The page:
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I'm taking a class on Writing and Editing for the Web, and one of the assignments involves discussing two Web sites I really like and why, as well as two I really dislike and why. Seems to me this might be interesting to folks, so I'm posting my responses below:


*Google, natch: in addition to its awesome usefulness, I appreciate the clarity and simplicity of the design—just the search box, with News, Maps, etc options in the upper left corner

Amazon: This site has been getting better as the product offerings have widened. Useful features like Search Inside the Book have been dropped in without disrupting the basic design. I appreciate the chance to see all the product categories at top of the home screen, as well as the listing of all categories and subcategories on the left of the home screen. It’s useful to have the basic search option either across all categories or in one particular category. And as a publishing professional I appreciate the fact that you can search for books by ISBN in the Advanced Search option.
*Yahoo: Despite a recent redesign, this site is extremely busy visually. The list of links on left of screen is in a small, unattractive font with icon for each (the icons add to the cluttered look of the list). The layout doesn't seem logical (entertainment box over news box over Marketplace box).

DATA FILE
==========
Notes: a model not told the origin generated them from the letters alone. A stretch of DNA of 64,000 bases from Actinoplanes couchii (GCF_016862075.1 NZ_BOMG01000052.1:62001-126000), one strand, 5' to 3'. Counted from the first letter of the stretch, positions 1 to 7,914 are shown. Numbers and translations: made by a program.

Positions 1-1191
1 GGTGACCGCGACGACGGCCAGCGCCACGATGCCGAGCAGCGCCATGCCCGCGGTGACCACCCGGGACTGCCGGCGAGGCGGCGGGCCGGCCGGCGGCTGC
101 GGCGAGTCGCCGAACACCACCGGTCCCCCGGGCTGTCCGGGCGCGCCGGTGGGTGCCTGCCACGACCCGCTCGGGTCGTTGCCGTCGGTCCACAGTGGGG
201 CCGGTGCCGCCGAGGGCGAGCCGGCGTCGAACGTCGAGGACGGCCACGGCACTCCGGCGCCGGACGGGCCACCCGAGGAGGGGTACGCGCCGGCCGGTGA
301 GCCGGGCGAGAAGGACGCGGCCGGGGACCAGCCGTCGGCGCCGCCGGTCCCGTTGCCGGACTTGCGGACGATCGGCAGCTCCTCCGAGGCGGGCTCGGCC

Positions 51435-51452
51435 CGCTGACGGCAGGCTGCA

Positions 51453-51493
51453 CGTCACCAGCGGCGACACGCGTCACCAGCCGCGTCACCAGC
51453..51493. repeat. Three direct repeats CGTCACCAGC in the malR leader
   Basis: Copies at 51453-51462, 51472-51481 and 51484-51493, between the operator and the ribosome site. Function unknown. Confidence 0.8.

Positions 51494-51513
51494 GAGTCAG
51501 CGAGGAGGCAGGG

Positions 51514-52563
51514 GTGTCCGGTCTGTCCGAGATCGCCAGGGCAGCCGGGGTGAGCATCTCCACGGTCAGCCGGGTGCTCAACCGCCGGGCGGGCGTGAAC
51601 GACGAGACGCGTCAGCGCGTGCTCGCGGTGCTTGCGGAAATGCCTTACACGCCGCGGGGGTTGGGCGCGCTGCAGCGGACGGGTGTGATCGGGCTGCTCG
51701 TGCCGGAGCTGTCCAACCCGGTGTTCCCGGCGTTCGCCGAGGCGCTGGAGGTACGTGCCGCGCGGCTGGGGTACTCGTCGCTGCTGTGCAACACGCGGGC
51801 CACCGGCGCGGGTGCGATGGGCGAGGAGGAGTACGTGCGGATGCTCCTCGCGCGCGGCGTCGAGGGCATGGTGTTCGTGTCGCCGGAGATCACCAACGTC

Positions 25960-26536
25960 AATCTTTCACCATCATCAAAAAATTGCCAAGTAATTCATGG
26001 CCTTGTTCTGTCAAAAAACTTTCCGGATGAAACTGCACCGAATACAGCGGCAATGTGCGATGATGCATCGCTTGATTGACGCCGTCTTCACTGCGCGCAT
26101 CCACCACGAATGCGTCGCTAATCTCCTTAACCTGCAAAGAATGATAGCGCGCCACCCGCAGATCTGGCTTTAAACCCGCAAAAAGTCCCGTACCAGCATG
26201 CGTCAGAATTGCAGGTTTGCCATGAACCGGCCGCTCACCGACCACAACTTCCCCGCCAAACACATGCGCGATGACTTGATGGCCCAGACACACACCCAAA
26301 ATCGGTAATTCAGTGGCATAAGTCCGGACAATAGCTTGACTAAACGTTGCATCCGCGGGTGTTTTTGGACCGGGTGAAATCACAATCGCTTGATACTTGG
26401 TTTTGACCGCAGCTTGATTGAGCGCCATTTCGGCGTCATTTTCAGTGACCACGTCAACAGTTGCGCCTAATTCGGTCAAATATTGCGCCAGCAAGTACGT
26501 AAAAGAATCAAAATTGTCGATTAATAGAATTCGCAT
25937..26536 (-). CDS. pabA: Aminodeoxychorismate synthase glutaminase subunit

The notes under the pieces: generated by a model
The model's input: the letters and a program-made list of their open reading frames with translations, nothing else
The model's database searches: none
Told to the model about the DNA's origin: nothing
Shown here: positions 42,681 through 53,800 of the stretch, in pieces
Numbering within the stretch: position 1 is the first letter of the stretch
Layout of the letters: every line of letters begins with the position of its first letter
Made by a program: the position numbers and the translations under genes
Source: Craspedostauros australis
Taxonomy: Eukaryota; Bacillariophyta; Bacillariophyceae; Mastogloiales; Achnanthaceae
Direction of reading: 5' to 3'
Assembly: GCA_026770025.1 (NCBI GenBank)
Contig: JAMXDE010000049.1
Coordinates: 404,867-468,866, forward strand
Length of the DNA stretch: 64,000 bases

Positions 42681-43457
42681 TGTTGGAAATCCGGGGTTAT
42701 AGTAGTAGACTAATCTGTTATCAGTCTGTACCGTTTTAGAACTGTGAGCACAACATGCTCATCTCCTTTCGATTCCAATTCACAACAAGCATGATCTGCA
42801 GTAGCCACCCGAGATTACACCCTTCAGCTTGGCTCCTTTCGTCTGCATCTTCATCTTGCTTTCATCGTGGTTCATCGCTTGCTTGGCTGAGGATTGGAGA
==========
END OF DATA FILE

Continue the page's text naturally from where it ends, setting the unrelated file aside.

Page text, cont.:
*MTA (Metropolitan Transportation Authority, NYC): This site contains extremely useful information, but it makes you dig for it. I usually go to this site to find out about bus and subway service changes. It takes a few clicks from the home screen to get this information. The fact that there are separate links for “Weekly subway advisories” and “Weekend summary” is confusing. On the home screen itself, useful features like the Trip Planner are difficult to find because they’re buried under links to things like the agency’s budget and the “Tunnel-Boring Machine Update.”


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January 2009

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